Sometimes, to make ends meet she has even had to pull out her own savings. This was what happened when she wanted to create impact through videos. The videos, which are subtly crafted to convert more people into becoming potential blood donors, cost upwards of 25 lakhs!
She says, “I went against my family. I was so sure that this message needed to be shared, and I pulled all my savings out of the bank. The Rotary Club gave me some money, and we had another sponsor, but I used 15 lakhs of my own money, and at the end of it all, my bank balance was zero.”
The video series, titled BleedHope, went on to win awards for its subtle portrayal and message. You can view the award-winning video below:
So, what does Lata Amashi see for the future?
With regards to blood donation, she would like to take the reach of her programs outside Karnataka, slowly creating an all-India network!
She has also stepped into the realm of stem cell research, and aid for thalassemia patients. Her new dream is to get as many people in India as possible to register for bone marrow donation in the worldwide registry.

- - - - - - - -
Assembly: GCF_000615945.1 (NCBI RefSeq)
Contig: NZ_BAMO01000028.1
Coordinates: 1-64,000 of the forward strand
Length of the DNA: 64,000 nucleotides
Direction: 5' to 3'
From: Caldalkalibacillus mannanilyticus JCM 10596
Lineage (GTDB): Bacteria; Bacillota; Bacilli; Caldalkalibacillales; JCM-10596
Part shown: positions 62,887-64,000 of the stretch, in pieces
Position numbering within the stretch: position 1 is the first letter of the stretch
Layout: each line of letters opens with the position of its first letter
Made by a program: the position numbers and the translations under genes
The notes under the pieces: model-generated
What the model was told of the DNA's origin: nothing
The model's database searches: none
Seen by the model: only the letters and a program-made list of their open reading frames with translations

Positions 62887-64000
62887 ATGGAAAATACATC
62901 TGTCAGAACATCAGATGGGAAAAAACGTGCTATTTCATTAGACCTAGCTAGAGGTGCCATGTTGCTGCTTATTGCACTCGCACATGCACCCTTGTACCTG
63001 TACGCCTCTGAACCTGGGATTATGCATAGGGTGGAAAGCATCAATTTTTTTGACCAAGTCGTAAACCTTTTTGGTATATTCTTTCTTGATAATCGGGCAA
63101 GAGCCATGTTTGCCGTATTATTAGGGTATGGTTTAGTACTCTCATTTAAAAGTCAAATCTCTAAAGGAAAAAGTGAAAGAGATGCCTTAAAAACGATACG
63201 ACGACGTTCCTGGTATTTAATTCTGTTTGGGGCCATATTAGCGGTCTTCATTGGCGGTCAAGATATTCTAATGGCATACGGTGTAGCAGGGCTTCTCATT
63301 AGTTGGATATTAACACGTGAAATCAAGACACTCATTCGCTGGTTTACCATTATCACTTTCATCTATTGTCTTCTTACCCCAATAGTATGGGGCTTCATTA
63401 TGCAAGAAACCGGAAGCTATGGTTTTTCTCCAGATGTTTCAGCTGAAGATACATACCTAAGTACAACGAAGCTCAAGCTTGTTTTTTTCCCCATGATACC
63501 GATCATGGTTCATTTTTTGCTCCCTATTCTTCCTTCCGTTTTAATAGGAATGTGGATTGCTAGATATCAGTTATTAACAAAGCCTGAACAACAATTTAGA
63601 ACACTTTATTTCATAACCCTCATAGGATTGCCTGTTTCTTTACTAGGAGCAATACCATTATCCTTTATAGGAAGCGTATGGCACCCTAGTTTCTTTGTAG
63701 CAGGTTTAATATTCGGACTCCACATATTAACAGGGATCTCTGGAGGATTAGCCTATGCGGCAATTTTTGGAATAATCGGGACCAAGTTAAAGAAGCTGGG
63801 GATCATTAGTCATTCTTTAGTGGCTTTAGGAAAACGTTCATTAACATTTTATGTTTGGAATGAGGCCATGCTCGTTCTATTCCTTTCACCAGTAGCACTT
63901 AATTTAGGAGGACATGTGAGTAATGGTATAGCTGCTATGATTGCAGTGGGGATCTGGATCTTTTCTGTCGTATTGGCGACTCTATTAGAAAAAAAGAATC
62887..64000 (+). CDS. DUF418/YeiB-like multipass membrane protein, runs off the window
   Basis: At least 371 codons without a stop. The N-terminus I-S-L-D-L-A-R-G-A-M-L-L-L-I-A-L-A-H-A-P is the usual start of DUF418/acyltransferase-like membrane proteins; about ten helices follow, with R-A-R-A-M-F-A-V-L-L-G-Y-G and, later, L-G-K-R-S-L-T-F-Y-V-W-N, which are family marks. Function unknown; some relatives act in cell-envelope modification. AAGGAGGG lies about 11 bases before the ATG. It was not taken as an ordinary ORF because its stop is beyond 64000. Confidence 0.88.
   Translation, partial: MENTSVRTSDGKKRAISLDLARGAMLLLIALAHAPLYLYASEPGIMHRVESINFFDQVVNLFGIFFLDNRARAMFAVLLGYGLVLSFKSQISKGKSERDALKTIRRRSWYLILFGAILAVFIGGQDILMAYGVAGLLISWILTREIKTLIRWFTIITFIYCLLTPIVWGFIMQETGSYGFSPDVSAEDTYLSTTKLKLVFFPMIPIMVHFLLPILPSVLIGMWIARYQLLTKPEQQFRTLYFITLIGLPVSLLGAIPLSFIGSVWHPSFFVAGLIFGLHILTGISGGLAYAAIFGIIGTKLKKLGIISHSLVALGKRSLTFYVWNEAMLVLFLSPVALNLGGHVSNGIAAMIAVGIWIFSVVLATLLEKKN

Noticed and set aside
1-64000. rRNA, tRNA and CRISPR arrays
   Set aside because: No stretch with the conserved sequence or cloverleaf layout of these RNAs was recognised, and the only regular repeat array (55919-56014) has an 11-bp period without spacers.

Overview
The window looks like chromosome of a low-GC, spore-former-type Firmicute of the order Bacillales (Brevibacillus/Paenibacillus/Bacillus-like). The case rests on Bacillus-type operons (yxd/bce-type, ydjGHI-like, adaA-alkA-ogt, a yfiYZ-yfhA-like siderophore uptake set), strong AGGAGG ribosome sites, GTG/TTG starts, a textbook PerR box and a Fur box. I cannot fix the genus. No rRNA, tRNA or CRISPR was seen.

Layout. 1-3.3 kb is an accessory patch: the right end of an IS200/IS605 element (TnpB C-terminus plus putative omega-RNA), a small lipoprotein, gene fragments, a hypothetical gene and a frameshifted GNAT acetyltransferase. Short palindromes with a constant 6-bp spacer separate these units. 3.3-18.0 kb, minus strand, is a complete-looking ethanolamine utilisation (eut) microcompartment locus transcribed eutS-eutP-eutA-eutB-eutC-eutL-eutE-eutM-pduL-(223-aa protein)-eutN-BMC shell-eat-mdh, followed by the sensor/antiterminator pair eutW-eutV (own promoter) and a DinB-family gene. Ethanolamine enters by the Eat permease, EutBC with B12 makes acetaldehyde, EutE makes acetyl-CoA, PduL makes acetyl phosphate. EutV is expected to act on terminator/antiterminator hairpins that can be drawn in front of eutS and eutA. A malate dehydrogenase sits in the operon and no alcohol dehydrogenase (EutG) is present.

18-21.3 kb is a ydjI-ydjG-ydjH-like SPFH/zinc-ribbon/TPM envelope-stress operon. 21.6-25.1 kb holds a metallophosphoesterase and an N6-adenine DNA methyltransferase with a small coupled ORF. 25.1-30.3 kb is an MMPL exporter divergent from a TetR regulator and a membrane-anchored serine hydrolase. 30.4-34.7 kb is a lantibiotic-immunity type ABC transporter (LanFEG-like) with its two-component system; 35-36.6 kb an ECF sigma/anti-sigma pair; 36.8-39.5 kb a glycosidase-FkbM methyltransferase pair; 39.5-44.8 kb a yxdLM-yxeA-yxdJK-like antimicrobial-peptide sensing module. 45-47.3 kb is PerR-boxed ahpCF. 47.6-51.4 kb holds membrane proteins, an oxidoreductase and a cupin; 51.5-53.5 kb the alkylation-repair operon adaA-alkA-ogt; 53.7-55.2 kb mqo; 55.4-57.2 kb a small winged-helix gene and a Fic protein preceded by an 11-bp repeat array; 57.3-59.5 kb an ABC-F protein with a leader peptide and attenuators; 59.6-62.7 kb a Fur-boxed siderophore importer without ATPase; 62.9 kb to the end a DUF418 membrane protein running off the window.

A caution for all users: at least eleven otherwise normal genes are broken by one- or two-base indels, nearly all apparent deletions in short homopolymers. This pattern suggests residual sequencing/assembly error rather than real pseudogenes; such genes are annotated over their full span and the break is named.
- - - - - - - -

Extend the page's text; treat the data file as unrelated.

“It isn’t like blood donation, where there are just eight types of blood. For bone marrow, it needs to be a perfect match, and the more people we can get, the bigger chance we have to save someone’s life,” explains Lata.
Lata Amashi is a woman who knows how to achieve the impossible, and is determined to fight against all odds to make a change. At 64, this jack of all trades is just beginning her journey.
She concludes by saying, “My biggest weakness is that I can never say ‘no.’ Until my health permits me, I will keep trying to do as much as I can to do my part in helping others. The feeling that because of your work, you have given someone a new lease of life–there are no adjectives that can describe it!”
If you would like to know more on how to organise your own camps, how to become a volunteer or donor, or know someone in need of donations you can contact Lata Amashi via e-mail at firstname.lastname@example.org or call her at +91 99805 93570.